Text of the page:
WHERE, how, and by what pathway local anesthetics produce their effects, at least those related to inhibition of action potentials in axons, have curiously only recently become established dogma in Anesthesia. Now we are presented with data in the current issue of this journal that support a challenge to some of our long-standing assumptions about the pathways by which local anesthetics may approach their binding site.1,2
Shortly after Hodgkin and Huxley used voltage-clamping to posit the existence of specific Na channels in the giant axon of the squid, Loligo
, Weidmann observed cocaine- and procaine-induced reductions in the amplitude and peak rate of rise of action potentials in isolated Purkinje fibers.3
Weidmann speculated that cocaine and procaine might promote inactivation of Na channels in cardiac muscle. Taylor reported that procaine had no effect on the resting membrane potential or on the Na equilibrium potential of squid axons.4
Rather, procaine specifically inhibited Na currents. Taylor also observed that procaine had a less robust action at inhibiting K currents and commented that this latter action would tend to counteract procaine “block” of nerves.
These observations only slowly made there way into the anesthesia literature. A contemporary textbook1
stated that local anesthetics might work through interference with electrical depolarization of nerves or “humoral actions” (competing with acetylcholine for receptor binding).5
Strichartz described use-dependent block in 1973, and he reviewed local anesthetic pharmacology in Anesthesiology in 1976, documenting the data that discredited those theories of local anesthetic action that did not involve binding of the drugs to Na channels.6
A year later, Hille provided an explanation (and a drawing) of the pathways by which charged and neutral local anesthetics might reach the drug receptor on the Na channel within the plasma membrane.7
Yet, a contemporary textbook continued to provide two theories of local anesthetic action: one involving Na channels and the other involving conformational changes in lipoproteins and membrane expansion.8
There was also a comment that local anesthetics could produce their effects “ internally or externally at the channel opening,” despite the lack of evidence to support an external site. In 1990, another review of local anesthetic pharmacology appeared in Anesthesiology that again emphasized the central importance of drug binding to Na channels.9
Meanwhile, textbooks published in that decade continued to speculate about uncharged local anesthetics causing membrane expansion and, of all things, “decreasing the diameter of the sodium channel.”10,11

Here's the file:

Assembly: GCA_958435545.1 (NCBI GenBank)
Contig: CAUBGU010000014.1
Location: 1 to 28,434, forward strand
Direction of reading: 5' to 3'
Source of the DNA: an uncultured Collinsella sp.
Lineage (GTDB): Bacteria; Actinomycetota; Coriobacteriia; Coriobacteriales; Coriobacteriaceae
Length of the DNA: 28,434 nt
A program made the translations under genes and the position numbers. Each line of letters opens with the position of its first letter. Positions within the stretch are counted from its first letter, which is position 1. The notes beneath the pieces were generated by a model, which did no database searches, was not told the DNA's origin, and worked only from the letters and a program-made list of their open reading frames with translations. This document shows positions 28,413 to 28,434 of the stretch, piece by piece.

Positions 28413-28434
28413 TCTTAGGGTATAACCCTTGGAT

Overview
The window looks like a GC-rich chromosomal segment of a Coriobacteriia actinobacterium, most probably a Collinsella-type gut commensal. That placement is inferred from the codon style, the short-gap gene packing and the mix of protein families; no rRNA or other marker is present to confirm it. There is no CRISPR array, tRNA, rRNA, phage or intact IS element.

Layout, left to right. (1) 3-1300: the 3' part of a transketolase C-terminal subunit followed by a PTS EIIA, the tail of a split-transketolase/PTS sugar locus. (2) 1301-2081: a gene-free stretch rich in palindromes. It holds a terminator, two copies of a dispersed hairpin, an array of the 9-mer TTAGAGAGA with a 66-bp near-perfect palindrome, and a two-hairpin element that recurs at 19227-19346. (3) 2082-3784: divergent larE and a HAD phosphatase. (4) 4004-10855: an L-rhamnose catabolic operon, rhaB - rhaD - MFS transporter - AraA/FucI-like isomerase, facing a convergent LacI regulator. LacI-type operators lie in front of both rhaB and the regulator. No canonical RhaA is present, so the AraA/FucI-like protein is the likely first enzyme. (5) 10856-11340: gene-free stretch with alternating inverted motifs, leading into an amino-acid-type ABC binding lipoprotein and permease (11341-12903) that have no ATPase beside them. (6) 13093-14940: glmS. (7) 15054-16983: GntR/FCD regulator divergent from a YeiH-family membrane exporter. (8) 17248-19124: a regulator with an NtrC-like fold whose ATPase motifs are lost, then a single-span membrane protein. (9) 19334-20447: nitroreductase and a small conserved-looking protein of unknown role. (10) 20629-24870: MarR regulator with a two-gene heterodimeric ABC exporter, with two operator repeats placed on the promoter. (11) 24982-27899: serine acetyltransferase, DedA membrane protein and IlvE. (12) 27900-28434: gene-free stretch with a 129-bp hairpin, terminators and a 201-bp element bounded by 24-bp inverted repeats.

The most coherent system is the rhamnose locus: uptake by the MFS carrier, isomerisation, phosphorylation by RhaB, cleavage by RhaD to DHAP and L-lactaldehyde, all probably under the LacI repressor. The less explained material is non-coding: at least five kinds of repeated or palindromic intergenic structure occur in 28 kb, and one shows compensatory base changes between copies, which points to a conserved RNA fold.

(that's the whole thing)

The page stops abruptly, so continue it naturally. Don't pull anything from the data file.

Presently, the local anesthetics in clinical use are (with the exception of the neutral compound benzocaine) tertiary amines that under physiologic conditions exist in a mixture of protonated and neutral forms. The charged forms appear to be more potent than the neutral forms once they gain access to the local anesthetic binding site on the cytoplasmic “side” of the conducting pore of the Na channel.6,9
Quaternary, obligatorily charged local anesthetics have been used for 30 yr to define the site of drug action and to determine the “active form” of local anesthetics.6,9
The assumption has long been made that if QX-314 (a compound similar to lidocaine in every way except that it has a third ethyl moiety on its terminal amine nitrogen that renders it positively charged under all conditions) or any other quaternary compound is placed extracellularly, the positive charge will prevent it from permeating the plasma membrane. When applied to the cytoplasmic side of neural membrane QX-314 will potently produce both tonic and frequency-dependent block. Nevertheless, accepted dogma states that QX-314 should not have an effect if used for local or regional anesthesia in patients because there would be no way for it to approach the local anesthetic receptor.
We are now presented with strong evidence that our dogma regarding QX-314 is in conflict with the facts. First, there were two reports that extracellular quaternary local anesthetics could inhibit Na channels.12,13
Vanilloid receptor agonists were observed to potentiate local anesthesia.14,15
Next, Lim et al
. reported that application of QX-314 could produce long-lasting nerve blocks in animals.16
Binshtok, Bean, and Woolf reported that extracellular application of QX-314 with capsaicin, a compound that promotes opening of transient receptor potential vanilloid subtype I (TRPV1) channels, produced greater inhibition of membrane Na currents than either compound administered by itself.17
Local anesthetics were added to the list of drugs and conditions that activate TRPV1 channels.18
In this edition of Anesthesiology Binshtok et al
. extend these observations with a report that coapplication of lidocaine with QX-314 promotes a long-persisting regional anesthesia, presumably by lidocaine's promoting activation of TRPV1 channels through which QX-314 gains entry to the cytoplasm.17
Meanwhile Ries et al
. used activators and inhibitors of TRPV1 to provide strong evidence that this channel represents the most likely pathway by which QX-314 might breach the plasma membrane.18
But, are these reports consistent with what is known about the biophysical characteristics of TRPV1 channels?
It has long been known that capsaicin, the pungent principal of hot chili peppers, can induce burning pain when injected into the skin and, paradoxically, can serve as an analgesic.19
Furthermore, embryonic exposure to capsaicin leads to failure of development of small diameter nociceptor sensory afferent neurons and an inability to express pain-related behaviors. For these reasons, the 1997 cloning of the capsaicin receptor, now termed TRPV1, represented a major breakthrough in understanding the transduction of noxious stimuli in the periphery.20
Since that time, a superfamily of TRP channels (now including six vanilloid-type receptor-channels [TRPV1-6]) has been recognized to transduce a variety of physical and chemical stimuli, including heat, cold, osmotic strength, mechanical force, and Ca2+